Filipino boxing sensation Manny Pacquiao will be attempting to regain the WBO Welterweight Championship this Saturday, November 5th 2016 when he takes on Los Angeles’ Jessie Vargas at the Thomas and Mack Center in Las Vegas, Nevada. This is Pacquiao’s first outing since his 12-round unanimous decision win over Timothy Bradley on November 5th in their rubber match. Vargas hasn’t fought since March when he won the vacant WBO crown by knocking out Sadam Ali in the ninth round. Pacquiao originally lost the title to Floyd Mayweather Jr. via a unanimous decision in May of 2015.
Manny Pacquiao vs Jessie Vargas – bet365 Betting Line:
- bet365 currently lists Pacquiao as the favorite to win the bout at 1/10 with Vargas 11/2, the over/under is 9.5 rounds with the over 12/5 and under 3/10
Manny Pacquiao vs Jessie Vargas – Bottom Line:
Pacquiao is now 37 years old and is certainly in the twilight of his career. Any time he enters the ring could very well be his farewell fight, but the southpaw still has enough gas left in the tank to be considered an elite, world-class boxer. Pacquiao enters the bout with a solid 58-6-2 record along with 38 Kos and the 28-year-old Vargas is equally impressive at 27-1 with 10 Kos to his name. Both men possess slick boxing skills, but at this stage of their careers they aren’t considered to be heavy hitters, at least not with one-punch power.
Although, it is true that Vargas appears to be more powerful than earlier in his career and Pacquiao managed to drop Bradley twice in their third meeting in April. Facts are facts though and Pacquiao hasn’t recorded a knockout in over half a dozen years and Vargas has one to his name since 2011, and that was against Ali in March. Pacquiao’s last stoppage was in 2009 when he beat Miguel Cotto in the 12th and final round. That being said, Pacquiao’s punches carry more natural power in them when compared to Vargas.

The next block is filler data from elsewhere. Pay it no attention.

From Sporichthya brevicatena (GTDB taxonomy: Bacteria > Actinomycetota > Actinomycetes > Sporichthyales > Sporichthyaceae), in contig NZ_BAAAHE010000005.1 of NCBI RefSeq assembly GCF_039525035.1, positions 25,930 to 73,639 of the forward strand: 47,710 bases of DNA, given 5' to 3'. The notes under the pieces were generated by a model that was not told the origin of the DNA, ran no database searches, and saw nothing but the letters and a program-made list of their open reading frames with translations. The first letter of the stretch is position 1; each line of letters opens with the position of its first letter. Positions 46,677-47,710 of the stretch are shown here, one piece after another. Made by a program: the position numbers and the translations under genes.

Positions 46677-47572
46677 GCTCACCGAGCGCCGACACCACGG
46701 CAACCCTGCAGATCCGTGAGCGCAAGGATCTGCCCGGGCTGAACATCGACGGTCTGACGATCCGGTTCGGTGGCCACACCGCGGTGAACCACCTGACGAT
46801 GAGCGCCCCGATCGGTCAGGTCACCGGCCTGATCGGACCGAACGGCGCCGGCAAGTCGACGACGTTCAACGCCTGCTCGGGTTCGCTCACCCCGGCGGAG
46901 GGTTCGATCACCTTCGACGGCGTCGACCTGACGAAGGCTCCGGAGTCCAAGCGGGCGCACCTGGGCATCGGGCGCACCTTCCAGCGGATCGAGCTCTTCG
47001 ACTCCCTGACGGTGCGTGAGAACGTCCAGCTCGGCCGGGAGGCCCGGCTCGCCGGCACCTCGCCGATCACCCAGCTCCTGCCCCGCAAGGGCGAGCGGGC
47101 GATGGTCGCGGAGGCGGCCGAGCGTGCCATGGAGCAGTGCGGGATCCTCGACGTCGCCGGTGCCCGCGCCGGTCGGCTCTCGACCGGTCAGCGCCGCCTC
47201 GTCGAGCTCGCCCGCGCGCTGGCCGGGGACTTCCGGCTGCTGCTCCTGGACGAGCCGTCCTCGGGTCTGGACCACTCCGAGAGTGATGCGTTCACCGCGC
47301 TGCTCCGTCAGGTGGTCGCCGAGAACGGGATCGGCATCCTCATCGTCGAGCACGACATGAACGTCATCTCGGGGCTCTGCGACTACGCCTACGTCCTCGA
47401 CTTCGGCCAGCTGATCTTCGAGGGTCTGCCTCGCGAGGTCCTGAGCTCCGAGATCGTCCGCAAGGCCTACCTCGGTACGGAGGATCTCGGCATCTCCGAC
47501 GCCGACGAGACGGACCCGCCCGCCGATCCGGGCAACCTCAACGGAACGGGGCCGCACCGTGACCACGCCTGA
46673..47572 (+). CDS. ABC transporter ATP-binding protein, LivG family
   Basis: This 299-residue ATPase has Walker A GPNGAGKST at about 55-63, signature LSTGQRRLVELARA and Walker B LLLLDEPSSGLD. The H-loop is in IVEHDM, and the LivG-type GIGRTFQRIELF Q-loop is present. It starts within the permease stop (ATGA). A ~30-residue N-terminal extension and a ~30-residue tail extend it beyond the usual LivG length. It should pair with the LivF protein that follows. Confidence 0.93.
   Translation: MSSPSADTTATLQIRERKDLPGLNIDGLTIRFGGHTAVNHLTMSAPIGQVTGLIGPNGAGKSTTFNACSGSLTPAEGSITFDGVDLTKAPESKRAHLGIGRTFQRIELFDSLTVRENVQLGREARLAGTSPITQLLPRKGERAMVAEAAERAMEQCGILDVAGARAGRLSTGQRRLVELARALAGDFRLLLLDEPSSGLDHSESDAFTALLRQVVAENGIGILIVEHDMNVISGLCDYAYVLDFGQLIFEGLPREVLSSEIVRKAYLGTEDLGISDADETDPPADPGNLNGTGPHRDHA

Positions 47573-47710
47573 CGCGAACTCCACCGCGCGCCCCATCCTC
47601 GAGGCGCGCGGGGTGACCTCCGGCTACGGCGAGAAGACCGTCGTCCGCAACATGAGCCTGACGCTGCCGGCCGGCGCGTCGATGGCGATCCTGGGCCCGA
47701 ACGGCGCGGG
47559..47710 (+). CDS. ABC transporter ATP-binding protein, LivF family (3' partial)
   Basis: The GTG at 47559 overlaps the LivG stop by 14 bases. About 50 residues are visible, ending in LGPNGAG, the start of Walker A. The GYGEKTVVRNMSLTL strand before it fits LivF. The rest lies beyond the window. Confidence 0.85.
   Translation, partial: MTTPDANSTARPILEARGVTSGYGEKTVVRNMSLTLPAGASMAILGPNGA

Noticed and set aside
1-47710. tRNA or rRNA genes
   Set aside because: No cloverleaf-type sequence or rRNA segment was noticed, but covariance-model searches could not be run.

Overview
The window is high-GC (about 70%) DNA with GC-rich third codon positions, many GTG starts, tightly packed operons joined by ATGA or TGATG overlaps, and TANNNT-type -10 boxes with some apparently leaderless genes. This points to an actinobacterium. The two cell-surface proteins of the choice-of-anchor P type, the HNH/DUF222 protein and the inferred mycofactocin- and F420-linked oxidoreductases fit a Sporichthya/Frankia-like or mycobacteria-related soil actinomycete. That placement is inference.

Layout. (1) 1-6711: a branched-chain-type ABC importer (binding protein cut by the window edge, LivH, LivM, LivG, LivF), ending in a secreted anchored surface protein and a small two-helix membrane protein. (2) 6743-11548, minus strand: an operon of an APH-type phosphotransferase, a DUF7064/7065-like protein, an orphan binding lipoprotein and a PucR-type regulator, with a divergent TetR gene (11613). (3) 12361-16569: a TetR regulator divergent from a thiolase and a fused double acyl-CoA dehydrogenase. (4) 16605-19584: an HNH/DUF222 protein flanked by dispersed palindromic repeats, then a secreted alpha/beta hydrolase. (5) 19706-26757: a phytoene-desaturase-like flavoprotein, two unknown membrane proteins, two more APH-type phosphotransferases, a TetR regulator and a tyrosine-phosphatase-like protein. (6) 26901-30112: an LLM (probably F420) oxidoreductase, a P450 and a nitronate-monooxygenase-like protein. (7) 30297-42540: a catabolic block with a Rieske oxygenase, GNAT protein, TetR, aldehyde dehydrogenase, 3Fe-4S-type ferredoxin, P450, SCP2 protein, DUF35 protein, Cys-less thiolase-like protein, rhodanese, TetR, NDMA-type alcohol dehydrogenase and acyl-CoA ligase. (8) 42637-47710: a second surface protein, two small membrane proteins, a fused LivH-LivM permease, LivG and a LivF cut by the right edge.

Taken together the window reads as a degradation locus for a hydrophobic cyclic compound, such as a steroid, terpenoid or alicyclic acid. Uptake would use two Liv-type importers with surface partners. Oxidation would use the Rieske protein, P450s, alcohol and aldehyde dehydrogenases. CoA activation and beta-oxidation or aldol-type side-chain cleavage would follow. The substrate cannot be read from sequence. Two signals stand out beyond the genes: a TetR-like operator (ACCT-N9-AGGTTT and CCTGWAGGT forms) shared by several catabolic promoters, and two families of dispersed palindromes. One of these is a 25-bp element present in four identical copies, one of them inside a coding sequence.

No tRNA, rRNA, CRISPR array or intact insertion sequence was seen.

Vargas enters the contest with a 36 per cent knockout ratio while Pacquiao’s is currently 58 per cent. Still, anybody can cause some serious damage in this fight if they happen to land a shot right on the button and neither boxer can afford to underestimate the other’s power. Pacquiao’s kissed the canvas a few times during his career and has been knocked out three times, including a brutal KO at the hands of Juan Manuel Marquez in their fourth and final meeting in December of 2012. Vargas appears to have a solid chin, but has been dropped before by a body shot.
Vargas and Pacquiao have one common opponent and that’s Bradley. Pacquiao won two of their three bouts by decision and for all intents and purposes won all three since it’s widely considered he was robbed in their first bout. On the other hand, Vargas lost a 12-round unanimous decision to Bradley in June of 2015. Vargas appeared to have Bradley in deep trouble in the final seconds of the fight, but the referee controversially pulled Vargas off of his opponent when he said he heard the bell ring with about 10 seconds remaining in the bout.
While Pacquiao is more talented than Vargas, he’ll still need to work as hard as possible against the champion for all 12 rounds and be wary of walking into anything solid. Vargas is also a former WBA Junior Welterweight Champion and is an underrated boxer/puncher who has some fine skills. He likes to use his effective jab while setting his opponents up for short, fast flurries to the body and head. He’s fought and beat some other notable boxers during his career such as Josesito Lopez, Steve Forbes, Vivian Harris and Walter Estrada. When it comes to size, Vargas has a decided advantage since he’s 5-feet-10-inches tall with a 71-inch reach while Pacquiao is a shade taller than 5-foot-5 and has a wingspan of 67 inches.
Vargas has boxed 189 rounds since turning pro back in 2008 while Pacquiao has 431 rounds under his belt since 1995. Fans always wonder what skills ageing boxers have left in their artillery and Vargas must be thinking the same. He may decide to use his size advantage to try and keep Pacquiao on the outside, but the smaller man will eventually use his speed and movement to get in and out of striking range to land his own shots. This looks like it will be a close fight with the aggressor, whoever that may be, having the decided advantage.
by Ian S Palmer